The Mets’ minor league system is generally regarded as one of the weaker systems in Major League Baseball- not the worst, firmly in the bottom half, perhaps even the bottom third. While a handful of blunders have contributed to that- signing Michael Cuddyer and losing their first-round selection in the 2015 draft, and a strategy of drafting low-upside college players in an effort to save money- the system has graduated an incredible number of players. Over just the last few years, Amed Rosario, Dominic Smith, Brandon Nimmo, Jeff McNeil, Tomas Nido, Corey Oswalt, Seth Lugo, Robert Gsellman, Ty Bashlor, Chris Flexen, and Drew Smith have all made their MLB debuts and lost their prospect eligibility. While there is certainly a broad range of ceilings in that group, there are very few teams that have the capability to graduate that much talent and still have players waiting in the wings to replenish what was lost. Combine that with the loss of Jarred Kelenic, Justin Dunn, and Gerson Bautista in the trade with the Seattle Mariners to acquire Edwin Diaz and Robinson Cano, and it is understandable while the system is as weak as it currently is.
The system is far from barren though. There is plenty of talent, but much of it is in places where you need to know where to look. In terms of distribution of prospects, the Mets only have a handful of top prospects in playing in the upper levels of the minor leagues; there is still far more intriguing talent in the lower levels, with many not having even gotten a taste of full-season ball yet. There is certainly more risk the further away a player is from the major leagues, but that does not necessarily mean that those players possess any less talent.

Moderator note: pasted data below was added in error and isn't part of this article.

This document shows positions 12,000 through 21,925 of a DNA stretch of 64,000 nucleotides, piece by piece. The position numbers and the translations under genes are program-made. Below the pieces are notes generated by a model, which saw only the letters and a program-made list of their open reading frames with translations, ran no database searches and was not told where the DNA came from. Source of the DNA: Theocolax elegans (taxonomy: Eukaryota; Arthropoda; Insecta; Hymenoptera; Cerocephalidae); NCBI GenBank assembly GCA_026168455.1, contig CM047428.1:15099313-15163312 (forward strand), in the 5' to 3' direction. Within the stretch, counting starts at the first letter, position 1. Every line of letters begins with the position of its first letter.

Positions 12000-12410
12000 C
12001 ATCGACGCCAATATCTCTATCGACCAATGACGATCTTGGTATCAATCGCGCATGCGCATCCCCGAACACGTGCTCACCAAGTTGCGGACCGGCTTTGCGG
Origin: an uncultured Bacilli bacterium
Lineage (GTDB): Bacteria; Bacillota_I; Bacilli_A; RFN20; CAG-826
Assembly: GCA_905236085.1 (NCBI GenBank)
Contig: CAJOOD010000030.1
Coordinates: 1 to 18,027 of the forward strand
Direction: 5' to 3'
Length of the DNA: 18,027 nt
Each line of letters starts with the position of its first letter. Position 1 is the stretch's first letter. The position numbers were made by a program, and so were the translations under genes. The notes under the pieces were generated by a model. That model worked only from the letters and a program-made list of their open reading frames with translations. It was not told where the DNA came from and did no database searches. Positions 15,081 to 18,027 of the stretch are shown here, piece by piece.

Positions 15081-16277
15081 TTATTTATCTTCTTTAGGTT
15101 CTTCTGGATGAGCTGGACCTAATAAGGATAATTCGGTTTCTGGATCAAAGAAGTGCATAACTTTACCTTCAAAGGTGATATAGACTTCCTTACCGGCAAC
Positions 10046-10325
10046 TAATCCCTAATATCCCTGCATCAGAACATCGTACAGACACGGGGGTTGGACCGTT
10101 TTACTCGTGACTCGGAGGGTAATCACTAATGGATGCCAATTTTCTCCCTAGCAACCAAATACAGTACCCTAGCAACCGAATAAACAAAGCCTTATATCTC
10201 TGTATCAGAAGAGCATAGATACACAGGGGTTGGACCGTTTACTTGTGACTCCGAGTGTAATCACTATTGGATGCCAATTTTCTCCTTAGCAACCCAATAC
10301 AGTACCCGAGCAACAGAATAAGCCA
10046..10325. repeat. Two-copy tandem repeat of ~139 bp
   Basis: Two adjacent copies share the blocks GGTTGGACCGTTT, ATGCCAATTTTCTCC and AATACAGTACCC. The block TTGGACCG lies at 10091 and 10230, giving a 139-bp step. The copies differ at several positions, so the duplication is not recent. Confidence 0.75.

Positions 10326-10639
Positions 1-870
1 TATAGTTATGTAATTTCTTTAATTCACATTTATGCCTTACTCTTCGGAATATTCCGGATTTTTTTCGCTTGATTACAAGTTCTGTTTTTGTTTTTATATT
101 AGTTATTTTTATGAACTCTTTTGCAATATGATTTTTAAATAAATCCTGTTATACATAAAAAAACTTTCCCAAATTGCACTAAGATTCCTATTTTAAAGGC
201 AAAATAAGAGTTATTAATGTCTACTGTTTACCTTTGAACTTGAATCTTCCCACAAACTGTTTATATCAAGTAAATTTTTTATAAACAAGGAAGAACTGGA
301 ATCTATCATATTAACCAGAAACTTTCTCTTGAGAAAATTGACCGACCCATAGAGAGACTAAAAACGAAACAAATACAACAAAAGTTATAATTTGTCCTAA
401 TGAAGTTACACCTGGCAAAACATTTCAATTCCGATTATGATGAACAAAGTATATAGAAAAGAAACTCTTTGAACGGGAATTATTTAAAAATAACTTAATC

The 2018 season was a year of positive developments for the Mets’ farm system. Peter Alonso mashed his way up prospect rankings, and Andres Gimenez continued to impress at each aggressive promotion the team decided to throw at him. David Peterson and Anthony Kay put their injuries behind them and had successful, healthy seasons. Kingsport Mets fought their way into the Appalachian League playoffs on the backs of a small army of intriguing teenage position players, while the Brooklyn Cyclones came oh so close. For the first time in a season or two, it feels as if there is more talent returning from injury in the upcoming season than there is talent already scheduled to miss significant time to start the year.
At this point last year, the Mets’ farm system boasted a lot of potential, but saw very little actual manifestation of that potential. The 2018 season was a season of mostly positive developments in that regard, and similar progress in 2019 could propel the Mets’ farm system into one of the better ones in Major League Baseball this time next year.